Hypoxia-inducible factors (HIFs) are the force which drive hypoxic cancer cells to a more aggressive and resistant phenotype in a number of solid tumors, including colorectal and breast cancer. Results from recent studies suggest a role for HIF-1 in immune evasion and cancer stem cell phenotype promotion, establishing HIF-1 as a potential therapeutic target. Thus identifying new compounds that might inhibit HIF1 activity, or at least exert antiproliferative effects that are unaffected by HIF1-dependent adaptations, is an attractive goal for the management of hypoxic tumors. Here we show that the flavonoid luteolin exerts a significant cytotoxic effect on the colon cancer cell line HCT116 and the breast adenocarcinoma cell line MDA-MB231, by inducing both apoptotic and necrotic cell death, and that this effect is not impaired by HIF-1 activation. In these cells, luteolin also stimulates autophagy; however this seems to be part of a protective response, rather than contribute to the cytotoxic effect. Interestingly, luteolin induces a decrease in HIF-1 transcriptional activity. This is accompanied by a decrease in the levels of protein markers of stemness and invasion, and by a reduction of migratory capacity of the cells. Taken together, our results suggest that luteolin could be developed into a useful therapeutic agent aimed at hypoxic tumors.

Luteolin impairs hypoxia adaptation and progression in human breast and colon cancer cells.

Elena Monti;Emanuela Marras;Pamela Prini;Marzia Bruna Gariboldi
2020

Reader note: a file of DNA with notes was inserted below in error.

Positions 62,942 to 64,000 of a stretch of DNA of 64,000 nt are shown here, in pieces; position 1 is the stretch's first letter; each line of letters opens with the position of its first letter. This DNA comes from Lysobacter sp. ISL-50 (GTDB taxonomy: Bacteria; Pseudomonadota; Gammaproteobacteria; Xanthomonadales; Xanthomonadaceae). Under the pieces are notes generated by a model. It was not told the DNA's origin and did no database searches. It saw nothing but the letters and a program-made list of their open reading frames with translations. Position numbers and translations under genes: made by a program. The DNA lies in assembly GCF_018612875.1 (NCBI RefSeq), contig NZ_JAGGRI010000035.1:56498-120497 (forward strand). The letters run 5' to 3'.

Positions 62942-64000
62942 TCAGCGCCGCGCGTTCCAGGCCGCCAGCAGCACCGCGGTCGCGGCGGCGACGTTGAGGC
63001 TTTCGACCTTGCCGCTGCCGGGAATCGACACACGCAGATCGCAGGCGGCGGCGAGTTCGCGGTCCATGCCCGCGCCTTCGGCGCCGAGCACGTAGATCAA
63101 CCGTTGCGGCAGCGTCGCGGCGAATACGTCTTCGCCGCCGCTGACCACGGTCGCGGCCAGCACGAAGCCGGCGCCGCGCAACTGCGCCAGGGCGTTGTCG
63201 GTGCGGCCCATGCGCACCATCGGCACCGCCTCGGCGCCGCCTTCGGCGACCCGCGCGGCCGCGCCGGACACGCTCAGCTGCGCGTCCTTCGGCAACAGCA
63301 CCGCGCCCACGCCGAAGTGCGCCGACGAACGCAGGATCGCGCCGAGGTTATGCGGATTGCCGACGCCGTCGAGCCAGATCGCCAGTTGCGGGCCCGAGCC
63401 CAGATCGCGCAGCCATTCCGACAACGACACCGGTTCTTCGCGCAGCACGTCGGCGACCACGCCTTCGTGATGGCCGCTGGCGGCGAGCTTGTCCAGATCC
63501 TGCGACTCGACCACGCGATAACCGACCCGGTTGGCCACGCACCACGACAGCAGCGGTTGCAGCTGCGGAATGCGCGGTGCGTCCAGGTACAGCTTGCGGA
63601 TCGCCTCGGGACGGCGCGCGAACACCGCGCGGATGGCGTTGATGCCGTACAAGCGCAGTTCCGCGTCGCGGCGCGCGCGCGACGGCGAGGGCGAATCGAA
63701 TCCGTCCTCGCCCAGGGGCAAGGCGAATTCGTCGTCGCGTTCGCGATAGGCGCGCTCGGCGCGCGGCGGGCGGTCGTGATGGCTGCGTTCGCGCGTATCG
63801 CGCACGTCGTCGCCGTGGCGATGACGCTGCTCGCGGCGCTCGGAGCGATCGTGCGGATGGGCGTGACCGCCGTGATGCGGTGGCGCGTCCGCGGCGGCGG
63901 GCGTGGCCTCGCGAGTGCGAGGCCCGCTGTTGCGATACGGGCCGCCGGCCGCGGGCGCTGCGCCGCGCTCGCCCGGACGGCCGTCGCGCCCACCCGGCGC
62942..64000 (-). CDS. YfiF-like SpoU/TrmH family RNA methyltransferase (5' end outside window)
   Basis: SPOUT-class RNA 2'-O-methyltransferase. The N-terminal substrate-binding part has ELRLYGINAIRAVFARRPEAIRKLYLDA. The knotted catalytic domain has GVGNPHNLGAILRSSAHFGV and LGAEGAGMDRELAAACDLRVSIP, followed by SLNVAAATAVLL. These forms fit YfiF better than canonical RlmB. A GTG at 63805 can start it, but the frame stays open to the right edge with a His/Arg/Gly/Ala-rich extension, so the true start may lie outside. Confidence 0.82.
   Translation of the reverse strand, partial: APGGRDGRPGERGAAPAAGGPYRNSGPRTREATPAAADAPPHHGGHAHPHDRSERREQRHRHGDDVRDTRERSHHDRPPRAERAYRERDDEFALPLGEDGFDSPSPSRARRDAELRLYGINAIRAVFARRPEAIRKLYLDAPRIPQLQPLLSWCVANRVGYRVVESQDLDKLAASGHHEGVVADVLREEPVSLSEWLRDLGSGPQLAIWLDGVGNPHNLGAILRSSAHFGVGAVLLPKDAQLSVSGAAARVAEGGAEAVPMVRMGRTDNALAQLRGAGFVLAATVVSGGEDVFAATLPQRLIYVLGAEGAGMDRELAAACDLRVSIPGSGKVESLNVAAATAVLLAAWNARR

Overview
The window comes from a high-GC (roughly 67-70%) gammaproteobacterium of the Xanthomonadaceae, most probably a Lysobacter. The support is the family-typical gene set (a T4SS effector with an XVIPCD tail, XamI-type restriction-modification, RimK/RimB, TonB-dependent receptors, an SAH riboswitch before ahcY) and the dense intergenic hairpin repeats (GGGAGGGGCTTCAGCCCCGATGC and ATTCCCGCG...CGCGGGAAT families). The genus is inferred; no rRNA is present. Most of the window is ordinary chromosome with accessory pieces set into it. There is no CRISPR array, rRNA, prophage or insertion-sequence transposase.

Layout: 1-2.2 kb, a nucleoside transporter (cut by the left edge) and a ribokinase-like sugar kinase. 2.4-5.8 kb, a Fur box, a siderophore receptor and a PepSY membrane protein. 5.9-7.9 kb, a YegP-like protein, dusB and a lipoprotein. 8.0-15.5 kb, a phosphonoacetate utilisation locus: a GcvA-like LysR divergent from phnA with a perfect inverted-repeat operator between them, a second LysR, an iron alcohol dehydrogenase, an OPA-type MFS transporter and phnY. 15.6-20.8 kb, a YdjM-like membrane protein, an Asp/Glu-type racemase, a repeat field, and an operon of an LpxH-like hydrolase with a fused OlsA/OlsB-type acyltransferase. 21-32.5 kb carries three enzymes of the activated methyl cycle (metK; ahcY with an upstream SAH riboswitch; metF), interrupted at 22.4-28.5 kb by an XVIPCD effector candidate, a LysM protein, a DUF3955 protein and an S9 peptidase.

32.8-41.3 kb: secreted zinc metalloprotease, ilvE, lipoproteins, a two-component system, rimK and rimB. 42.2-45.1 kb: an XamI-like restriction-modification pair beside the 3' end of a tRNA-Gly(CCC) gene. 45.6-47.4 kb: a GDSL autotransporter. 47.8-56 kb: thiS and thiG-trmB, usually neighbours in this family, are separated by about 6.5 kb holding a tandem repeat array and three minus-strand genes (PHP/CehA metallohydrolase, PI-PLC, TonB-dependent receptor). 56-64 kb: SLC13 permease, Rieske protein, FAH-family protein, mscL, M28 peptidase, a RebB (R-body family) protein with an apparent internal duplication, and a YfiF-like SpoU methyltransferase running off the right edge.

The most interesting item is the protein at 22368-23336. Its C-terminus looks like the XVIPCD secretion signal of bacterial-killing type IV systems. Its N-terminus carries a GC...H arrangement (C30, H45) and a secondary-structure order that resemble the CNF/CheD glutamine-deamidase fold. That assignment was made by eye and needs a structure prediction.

Abstract

Hypoxia-inducible factors (HIFs) are the force which drive hypoxic cancer cells to a more aggressive and resistant phenotype in a number of solid tumors, including colorectal and breast cancer. Results from recent studies suggest a role for HIF-1 in immune evasion and cancer stem cell phenotype promotion, establishing HIF-1 as a potential therapeutic target. Thus identifying new compounds that might inhibit HIF1 activity, or at least exert antiproliferative effects that are unaffected by HIF1-dependent adaptations, is an attractive goal for the management of hypoxic tumors. Here we show that the flavonoid luteolin exerts a significant cytotoxic effect on the colon cancer cell line HCT116 and the breast adenocarcinoma cell line MDA-MB231, by inducing both apoptotic and necrotic cell death, and that this effect is not impaired by HIF-1 activation. In these cells, luteolin also stimulates autophagy; however this seems to be part of a protective response, rather than contribute to the cytotoxic effect. Interestingly, luteolin induces a decrease in HIF-1 transcriptional activity. This is accompanied by a decrease in the levels of protein markers of stemness and invasion, and by a reduction of migratory capacity of the cells. Taken together, our results suggest that luteolin could be developed into a useful therapeutic agent aimed at hypoxic tumors.
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Utilizza questo identificativo per citare o creare un link a questo documento: http://hdl.handle.net/11383/2095331
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